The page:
ACLU: Culture of secrecy on executions must end

Statement from ACLU of Virginia Executive Director Claire Guthrie Gastañaga

aclu virginiaThe ACLU of Virginia opposes the death penalty and seeks an end to its practice in Virginia. Until that happens, however, the Commonwealth must, at a minimum, be fully accountable for the manner in which executions are done. The culture of secrecy must end.

We support policies recommended by the American Bar Association’s (ABA) Death Penalty Representation Project that call for transparency in all aspects of the execution process. The Jan. 18 lethal injection of Ricky Gray violated these policies in that:

  • The Commonwealth’s execution protocols themselves were not promulgated in an open and transparent manner with an opportunity for public comment,
  • The entire execution process – specifically, the setting of IVs – was not viewable by observers in attendance, and
  • Certain information about drugs used in the execution is being held in secret.

Further, the ABA’s Execution Transparency Resolution calls for ‘an immediate, thorough and independent review of any execution where the condemned prisoner struggles or appears to suffer, where the execution is otherwise prolonged, or where the execution deviates from the adopted protocols and regulations concerning the execution process.’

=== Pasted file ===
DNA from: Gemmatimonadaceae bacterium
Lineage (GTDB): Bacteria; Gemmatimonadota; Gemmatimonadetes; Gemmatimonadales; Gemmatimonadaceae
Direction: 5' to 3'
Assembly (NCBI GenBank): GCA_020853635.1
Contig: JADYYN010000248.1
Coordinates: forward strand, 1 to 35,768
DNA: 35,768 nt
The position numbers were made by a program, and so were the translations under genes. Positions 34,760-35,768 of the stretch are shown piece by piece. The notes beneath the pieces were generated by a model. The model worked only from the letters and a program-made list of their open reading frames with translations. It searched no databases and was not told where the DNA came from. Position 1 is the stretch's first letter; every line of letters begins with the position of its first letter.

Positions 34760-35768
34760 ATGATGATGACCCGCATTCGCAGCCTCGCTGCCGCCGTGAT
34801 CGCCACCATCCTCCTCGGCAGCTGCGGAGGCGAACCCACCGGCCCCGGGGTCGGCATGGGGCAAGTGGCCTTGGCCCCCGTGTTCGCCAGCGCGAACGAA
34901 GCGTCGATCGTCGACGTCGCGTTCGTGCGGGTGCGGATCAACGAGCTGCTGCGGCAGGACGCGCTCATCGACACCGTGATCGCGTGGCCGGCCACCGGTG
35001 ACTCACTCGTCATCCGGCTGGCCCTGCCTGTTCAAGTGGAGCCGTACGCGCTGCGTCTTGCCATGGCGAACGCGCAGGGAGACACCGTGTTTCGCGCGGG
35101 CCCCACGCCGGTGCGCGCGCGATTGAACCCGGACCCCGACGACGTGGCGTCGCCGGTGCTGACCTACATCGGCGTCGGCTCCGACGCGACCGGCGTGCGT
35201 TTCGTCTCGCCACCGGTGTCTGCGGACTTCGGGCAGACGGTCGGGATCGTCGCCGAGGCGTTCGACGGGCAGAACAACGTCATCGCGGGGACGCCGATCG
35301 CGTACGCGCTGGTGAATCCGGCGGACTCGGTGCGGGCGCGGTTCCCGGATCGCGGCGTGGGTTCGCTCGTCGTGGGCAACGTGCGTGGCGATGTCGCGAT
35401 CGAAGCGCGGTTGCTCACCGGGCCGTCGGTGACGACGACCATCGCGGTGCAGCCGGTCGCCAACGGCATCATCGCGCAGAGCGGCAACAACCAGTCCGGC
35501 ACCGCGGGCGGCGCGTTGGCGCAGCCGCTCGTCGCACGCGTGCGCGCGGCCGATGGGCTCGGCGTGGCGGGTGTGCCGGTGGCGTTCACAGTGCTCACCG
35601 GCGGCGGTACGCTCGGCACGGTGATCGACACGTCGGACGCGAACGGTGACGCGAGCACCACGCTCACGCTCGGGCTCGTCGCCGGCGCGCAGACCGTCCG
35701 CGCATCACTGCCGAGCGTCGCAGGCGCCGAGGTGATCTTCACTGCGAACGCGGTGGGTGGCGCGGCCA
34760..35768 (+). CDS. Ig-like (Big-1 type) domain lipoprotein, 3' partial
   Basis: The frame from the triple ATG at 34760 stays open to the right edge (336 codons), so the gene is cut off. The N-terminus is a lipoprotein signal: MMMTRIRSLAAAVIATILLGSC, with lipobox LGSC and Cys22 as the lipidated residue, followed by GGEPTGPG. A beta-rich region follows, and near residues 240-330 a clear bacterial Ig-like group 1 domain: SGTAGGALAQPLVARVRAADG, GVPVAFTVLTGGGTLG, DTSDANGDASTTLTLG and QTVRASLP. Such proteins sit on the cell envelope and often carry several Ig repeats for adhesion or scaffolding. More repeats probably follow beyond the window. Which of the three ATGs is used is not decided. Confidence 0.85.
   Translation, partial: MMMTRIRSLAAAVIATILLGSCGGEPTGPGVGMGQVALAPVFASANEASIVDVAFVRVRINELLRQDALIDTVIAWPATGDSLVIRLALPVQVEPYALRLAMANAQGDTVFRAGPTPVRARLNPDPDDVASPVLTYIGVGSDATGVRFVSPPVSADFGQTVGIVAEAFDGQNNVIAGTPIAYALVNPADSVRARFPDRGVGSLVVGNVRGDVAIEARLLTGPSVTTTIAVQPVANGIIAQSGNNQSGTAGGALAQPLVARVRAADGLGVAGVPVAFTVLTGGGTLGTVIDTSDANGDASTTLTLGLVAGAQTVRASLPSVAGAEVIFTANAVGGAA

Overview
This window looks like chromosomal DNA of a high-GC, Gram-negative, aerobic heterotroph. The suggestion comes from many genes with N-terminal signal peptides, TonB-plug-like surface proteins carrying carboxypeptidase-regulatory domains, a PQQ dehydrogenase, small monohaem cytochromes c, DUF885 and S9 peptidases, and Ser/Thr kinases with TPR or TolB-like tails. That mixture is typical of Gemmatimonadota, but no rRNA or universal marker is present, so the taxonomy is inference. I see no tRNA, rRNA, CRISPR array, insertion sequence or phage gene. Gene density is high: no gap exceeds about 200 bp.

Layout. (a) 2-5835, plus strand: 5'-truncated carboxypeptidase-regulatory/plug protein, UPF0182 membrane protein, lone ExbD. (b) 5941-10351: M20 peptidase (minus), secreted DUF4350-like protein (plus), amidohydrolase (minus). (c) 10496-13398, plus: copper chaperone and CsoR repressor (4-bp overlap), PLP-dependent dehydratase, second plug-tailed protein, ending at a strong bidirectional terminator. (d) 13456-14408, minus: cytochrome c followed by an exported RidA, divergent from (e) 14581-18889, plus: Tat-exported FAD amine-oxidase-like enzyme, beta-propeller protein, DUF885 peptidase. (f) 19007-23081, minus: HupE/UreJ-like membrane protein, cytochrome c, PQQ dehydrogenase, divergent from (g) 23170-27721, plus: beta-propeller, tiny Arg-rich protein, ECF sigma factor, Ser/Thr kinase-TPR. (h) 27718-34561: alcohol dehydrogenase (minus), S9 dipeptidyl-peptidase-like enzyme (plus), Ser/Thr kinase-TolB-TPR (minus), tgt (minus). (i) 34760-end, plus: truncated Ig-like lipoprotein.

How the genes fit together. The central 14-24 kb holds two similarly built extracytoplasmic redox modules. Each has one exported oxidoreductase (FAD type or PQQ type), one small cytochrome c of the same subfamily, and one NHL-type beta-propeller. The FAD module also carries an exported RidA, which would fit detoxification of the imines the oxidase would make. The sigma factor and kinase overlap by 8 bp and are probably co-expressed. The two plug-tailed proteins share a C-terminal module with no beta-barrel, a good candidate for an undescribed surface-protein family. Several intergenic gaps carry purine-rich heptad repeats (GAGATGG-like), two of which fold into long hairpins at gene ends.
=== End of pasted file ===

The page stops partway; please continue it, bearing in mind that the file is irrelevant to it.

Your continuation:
The secrecy of the protocols and the steps to be followed in the execution process make it nearly impossible for the observers or the public to judge whether what happened in Mr. Gray’s execution conformed to the protocols. There is obviously no way to determine without access to the protocols if there was a ‘deviation’ from them. Nonetheless, the extended period of time it took to prepare Mr. Gray for the administration of drugs (33 minutes) and the additional delay in providing an explanation for what happened during the time Mr. Gray spent behind a curtain, hidden from the view of observers, certainly suggest that something unusual happened.

Under the circumstances, and, particularly given the deviation of Virginia’s execution procedures from the norms outlined in the ABA resolution, we call upon the governor to order an independent review of this execution. In addition, we call for a full, public review and revision of the state Department of Corrections’ execution protocols to conform them to ABA standards and to provide for and protect the public’s right to know what happens whenever the government exercises this ultimate authority to end someone’s life.

Virginians must have confidence that, if there are to be future executions, they will be carried out with full transparency and accountability and in full compliance with procedures approved after public review and comment.


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